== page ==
It’s already there, it’s not something you have to drum up, it’s not something you have to seek, it’s not something you have to chase, it’s something you have to hold onto. It’s something you have to preserve. And you do it by always recognizing that what ties us together in the practical expression of our lives, what ties us together, is the pursuit of peace. Now, I believe that is implied in John 17, in the statements that are made there – “Then the world will know that You have sent Me.” The world needs to see the manifestation of the real unity. But it is not a unity that has no regard for truth. It is a unity built around the truth. It is not a unity without regard to sin. It is a unity built around holiness.
There are a couple of passages that sort of talk about the practical aspect of this. Look with me at 1 Corinthians, chapter 1 – chapter 1, and just some practical ways that this is expressed. First Corinthians 1:10 – this couldn’t be more clear, by the way: “Now I exhort you, brethren, by the name of our Lord Jesus Christ, that you all agree.” Did you know that it’s a command to do that? That’s right. That you all agree. Literally, in the Greek, “that you all speak the same thing” – that you don’t have disagreements; that there be no schisms, fractures – “divisions among you, but you be made complete” – that literally means whole, unbroken – “in the same mind and in the same judgment.”
Now, that verse is so loaded. First of all, there’s a negative approach – no divisions. And then the positive – all agree, have the same mind and the same judgment. You know what that means? It means you ought to think the same way. It means that you are so unified in how you think, you are so trained biblically, you are so sensitive to the Spirit of God as He reveals Himself through the pages of holy Scripture, you have been so well-taught in sound doctrine, you are so committed to that, and you are living godly and holy lives, so that you literally think the same way, and render the same judgment on the matters that confront you. No divisions. Some people think that to split the church is a virtue. It’s not. It’s not.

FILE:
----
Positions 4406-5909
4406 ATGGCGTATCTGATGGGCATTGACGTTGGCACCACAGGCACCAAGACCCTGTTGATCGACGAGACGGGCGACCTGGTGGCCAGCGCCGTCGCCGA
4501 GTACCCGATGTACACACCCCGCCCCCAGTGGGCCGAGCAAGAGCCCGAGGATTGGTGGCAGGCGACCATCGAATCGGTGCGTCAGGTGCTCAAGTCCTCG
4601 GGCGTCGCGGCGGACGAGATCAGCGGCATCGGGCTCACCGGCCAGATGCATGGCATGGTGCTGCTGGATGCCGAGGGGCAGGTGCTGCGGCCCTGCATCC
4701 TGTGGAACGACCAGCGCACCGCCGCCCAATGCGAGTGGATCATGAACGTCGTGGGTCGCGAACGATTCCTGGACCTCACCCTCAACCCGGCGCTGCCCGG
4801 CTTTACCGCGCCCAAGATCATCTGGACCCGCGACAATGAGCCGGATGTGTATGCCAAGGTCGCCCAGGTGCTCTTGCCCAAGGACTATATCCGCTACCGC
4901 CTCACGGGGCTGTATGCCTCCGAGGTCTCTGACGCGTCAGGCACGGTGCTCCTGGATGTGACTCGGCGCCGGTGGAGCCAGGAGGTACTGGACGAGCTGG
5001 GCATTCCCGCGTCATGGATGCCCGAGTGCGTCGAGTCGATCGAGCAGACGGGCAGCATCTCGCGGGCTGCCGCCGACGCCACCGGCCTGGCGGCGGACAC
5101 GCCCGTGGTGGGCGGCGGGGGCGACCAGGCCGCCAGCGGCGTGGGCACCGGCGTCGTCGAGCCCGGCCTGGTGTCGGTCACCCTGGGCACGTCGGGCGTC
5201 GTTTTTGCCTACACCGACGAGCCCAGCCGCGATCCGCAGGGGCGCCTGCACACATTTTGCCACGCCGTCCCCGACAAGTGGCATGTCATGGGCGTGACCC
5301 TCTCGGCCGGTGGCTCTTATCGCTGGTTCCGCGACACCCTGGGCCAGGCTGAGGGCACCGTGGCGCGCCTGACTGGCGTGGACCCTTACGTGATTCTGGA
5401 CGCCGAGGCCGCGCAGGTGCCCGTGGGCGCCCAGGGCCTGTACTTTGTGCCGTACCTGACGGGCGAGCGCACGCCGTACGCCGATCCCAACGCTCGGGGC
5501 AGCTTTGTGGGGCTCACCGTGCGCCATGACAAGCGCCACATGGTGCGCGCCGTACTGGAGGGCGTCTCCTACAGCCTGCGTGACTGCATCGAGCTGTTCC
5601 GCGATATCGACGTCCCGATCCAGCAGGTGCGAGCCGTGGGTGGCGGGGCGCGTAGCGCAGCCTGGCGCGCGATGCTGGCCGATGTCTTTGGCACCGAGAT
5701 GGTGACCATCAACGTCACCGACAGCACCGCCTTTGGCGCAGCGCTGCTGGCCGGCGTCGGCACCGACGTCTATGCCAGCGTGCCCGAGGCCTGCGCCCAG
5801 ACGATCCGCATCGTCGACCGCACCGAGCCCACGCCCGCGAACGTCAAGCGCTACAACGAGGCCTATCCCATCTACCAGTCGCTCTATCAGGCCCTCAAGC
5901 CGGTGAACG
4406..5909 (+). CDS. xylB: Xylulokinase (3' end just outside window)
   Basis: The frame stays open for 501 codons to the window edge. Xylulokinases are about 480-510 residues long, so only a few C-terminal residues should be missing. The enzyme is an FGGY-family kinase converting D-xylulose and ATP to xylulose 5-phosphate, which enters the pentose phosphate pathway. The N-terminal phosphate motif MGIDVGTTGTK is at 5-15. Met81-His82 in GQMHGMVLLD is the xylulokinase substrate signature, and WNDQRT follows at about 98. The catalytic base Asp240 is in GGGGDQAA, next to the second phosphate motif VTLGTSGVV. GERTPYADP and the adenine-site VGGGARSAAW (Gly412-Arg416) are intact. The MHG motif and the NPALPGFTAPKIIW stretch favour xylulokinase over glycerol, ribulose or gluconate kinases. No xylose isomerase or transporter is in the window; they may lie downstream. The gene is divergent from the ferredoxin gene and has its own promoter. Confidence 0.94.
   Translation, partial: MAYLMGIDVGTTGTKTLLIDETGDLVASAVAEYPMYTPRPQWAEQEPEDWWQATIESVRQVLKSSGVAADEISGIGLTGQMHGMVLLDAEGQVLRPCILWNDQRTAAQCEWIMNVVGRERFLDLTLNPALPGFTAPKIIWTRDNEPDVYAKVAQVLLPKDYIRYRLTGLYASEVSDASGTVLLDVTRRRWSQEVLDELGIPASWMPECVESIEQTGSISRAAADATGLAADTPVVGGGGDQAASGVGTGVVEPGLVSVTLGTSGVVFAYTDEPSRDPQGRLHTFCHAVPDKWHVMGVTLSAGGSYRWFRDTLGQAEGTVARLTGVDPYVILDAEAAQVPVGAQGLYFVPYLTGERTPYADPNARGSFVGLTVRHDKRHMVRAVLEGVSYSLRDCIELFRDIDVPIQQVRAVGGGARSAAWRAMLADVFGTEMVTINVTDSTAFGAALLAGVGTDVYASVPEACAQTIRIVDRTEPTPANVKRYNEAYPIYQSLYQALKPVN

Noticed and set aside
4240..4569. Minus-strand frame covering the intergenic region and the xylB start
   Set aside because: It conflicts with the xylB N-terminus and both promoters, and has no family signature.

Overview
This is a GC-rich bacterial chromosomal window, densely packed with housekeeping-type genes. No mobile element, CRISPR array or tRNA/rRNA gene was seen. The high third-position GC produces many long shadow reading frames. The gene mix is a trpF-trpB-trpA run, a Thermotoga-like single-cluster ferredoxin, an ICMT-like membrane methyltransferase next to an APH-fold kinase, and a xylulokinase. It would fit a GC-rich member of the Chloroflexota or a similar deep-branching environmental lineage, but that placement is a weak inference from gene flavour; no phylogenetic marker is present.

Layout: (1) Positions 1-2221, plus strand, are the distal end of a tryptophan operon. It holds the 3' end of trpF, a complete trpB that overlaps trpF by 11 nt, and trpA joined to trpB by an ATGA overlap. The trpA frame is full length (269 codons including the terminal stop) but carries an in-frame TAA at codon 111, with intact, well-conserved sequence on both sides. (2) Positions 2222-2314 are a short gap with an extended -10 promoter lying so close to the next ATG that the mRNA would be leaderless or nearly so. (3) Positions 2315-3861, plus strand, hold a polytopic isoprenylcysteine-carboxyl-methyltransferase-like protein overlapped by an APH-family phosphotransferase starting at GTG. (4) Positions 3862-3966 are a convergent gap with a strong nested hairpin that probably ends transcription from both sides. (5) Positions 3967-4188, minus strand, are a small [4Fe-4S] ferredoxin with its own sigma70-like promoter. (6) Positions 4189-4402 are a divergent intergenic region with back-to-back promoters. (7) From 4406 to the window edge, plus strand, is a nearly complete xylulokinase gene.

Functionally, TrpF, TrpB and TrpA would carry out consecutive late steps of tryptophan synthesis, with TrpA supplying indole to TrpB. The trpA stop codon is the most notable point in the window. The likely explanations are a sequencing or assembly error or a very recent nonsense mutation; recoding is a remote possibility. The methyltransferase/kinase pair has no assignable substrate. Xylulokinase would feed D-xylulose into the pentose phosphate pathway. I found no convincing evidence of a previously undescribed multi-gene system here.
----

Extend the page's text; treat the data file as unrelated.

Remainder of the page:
And some people might think, “Well, I’m right.” That’s not the point. The point is the unity of the Spirit in the bond of peace; have you’ve found the path of peace to keep the unity. You should all agree. There should be no divisions. You ought to be made complete, thinking the same, and rendering the same judgments. Now, let me tell you something, folks. The only environment in which that could ever happen is in an environment where people all understand the Word of God. It’s the only place it can happen. Where you don’t teach the Scripture with precision and care, there’s no way people are going to think the same. There’s no way they’re going to make the same judgment on issues.
And I really believe with all my heart that one of the great blessings and benefits of a church that has clear doctrine, and clear teaching, and handles the Word of God accurately and precisely, is that it gets a legacy of unity, because the people think the same things; they render the same judgments, they agree. There might be a bit of a struggle here and there as to the wisdom necessary to make the application of the truth, but certainly you want to start with the truth. Any kind of unity where you have violent disagreement and just keep your mouth shut is no true unity. I guess in some ways it would be better than starting a war, unless you have to admonish a heretic, or confront a sinner.